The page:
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Back to School Tax Benefits

The IRS just sent out a nice news wire over its enews service entitled “Back-to-School Reminder for Parents and Students. ”   It urges parents and students to see if they qualify for either of two college tax credits or other education-related tax benefits.

The tax benefits available to students are summarized in IR-2015-102.  Two of the primary credits are the American Opportunity Tax Credit and the Lifetime Learning Credit.

Though a taxpayer often qualifies for both of these credits, only one can be claimed per student in a given year.  To claim these credits, the taxpayer must file Form 1040 or 1040A and complete Form 8863, Education Credits.  The student must attend an eligible college, university or vocational school.

A college or university must give each student IRS Form 1098-T by January 31 (although in 2016 the due date is February 1 because the previous day is a Sunday). A taxpayer will use Form 1098-T and refer to the instructions for Form 8863 to calculate the credit amount. Upper-income taxpayers may have limited benefits from these education credits.

The American Opportunity Tax Credit is a maximum of $2,500 per student.  There are several requirements.

                1. Maximum Duration – The credit may be claimed for up to four tax years per student.

                2. Student – A student may not have completed four years of post-secondary education prior to 2015.

                3. Qualified – The credit is available for payments of tuition and fees. Room and board amounts are not covered.

                4. Amount – The credit is 100% of the first $2,000 in qualified expenditures and 25% of the next $2,000. An expenditure of $4,000 may produce qualification for the full $2,500 credit.

                5. Refundable – Up to 40% of the credit is refundable. If a person pays no federal income tax, it is still possible to receive a $1,000 refund.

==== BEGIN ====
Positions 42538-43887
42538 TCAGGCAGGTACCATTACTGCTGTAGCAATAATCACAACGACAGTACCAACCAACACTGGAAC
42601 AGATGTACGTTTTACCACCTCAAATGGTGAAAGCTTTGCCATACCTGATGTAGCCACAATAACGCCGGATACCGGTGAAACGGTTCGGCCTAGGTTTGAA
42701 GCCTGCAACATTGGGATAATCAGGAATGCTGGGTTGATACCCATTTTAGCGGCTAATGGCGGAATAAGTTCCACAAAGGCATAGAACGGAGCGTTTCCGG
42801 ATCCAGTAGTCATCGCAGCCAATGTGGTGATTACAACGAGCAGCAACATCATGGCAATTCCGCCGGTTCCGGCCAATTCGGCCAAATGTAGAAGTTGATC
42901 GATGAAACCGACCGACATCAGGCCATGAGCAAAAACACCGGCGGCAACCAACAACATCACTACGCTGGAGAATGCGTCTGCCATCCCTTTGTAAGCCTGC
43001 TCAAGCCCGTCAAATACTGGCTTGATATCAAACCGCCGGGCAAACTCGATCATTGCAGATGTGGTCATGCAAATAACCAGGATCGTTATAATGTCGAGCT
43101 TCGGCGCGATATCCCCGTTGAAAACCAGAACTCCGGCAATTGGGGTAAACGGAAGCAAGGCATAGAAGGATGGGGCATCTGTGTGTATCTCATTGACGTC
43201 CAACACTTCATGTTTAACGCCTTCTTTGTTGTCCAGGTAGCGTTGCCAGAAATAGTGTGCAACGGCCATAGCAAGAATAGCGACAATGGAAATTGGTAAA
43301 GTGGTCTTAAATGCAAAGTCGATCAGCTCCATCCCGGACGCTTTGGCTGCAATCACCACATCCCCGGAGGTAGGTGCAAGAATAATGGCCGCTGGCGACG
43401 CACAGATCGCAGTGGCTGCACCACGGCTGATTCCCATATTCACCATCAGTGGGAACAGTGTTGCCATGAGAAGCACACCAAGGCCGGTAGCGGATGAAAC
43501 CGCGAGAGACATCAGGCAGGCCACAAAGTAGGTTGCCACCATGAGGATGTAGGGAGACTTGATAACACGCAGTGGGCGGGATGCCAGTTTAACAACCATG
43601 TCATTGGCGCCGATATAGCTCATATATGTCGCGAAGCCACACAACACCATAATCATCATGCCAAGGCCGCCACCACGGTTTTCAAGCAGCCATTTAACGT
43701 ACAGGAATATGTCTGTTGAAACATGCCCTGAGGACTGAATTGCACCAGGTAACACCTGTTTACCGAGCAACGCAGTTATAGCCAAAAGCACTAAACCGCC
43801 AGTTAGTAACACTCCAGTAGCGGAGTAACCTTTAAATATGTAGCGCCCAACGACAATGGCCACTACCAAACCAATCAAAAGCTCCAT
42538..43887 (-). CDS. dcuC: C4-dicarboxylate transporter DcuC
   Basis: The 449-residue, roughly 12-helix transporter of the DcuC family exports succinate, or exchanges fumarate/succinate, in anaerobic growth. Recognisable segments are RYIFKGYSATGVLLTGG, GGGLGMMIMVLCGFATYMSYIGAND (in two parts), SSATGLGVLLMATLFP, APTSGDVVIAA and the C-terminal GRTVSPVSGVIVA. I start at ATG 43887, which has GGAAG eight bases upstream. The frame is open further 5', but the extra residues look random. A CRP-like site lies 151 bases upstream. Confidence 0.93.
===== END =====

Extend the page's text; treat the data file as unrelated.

6. Limits for Upper-income Taxpayers – The AOTC is phased out for single persons with modified adjusted gross income over $80,000 and couples with modified adjusted gross incomes over          $160,000.

The Lifetime Learning Credit (LLC) is $2,000 per tax return (not per student). It applies to both graduate and undergraduate education. None of the LLC is refundable.

                1. Qualified – The LLC is available for payment of tuition and fees.

                2. Amount – The LLC equals 20% of qualified expenditures. A tuition payment of $10,000 times 20% produces the maximum $2,000 credit.

                3. Phaseout – Individuals with modified adjusted gross income over $55,000 for single persons or $110,000 for married couples will be subjected to the phaseout rule.

There also are other helpful educational benefit options. Scholarships and grants are generally tax-free to the extent that they cover tuition and books. Scholarships for room and board are taxable.

If a student has loans, there is an interest deduction of up to $2,500 per year. Finally, parents may choose to fund a Sec. 529 plan. A parent may give up to five annual gift exclusion amounts in one year. With the current $14,000 annual gift exclusion, each donor may transfer up to $70,000 to a Sec. 529 plan. The plan permits tax-free growth and tax-free distribution to a student for qualified education expenses.

Taxpayers with qualifying children who are students up to age 24 may be able to claim a dependent exemption and the Earned Income Tax Credit.

The general comparison table in Publication 970 can be a useful guide to taxpayers in determining eligibility for these benefits. Details can also be found in the Tax Benefits for Education Information Center on IRS.gov.

Article appears as originally published in the Ohio Jewish Chronicle, September 3, 2015.

Jackie Jacobs is the Chief Executive Office of the Columbus Jewish Foundation, the Central Ohio Jewish community’s planned giving and endowment headquarters.

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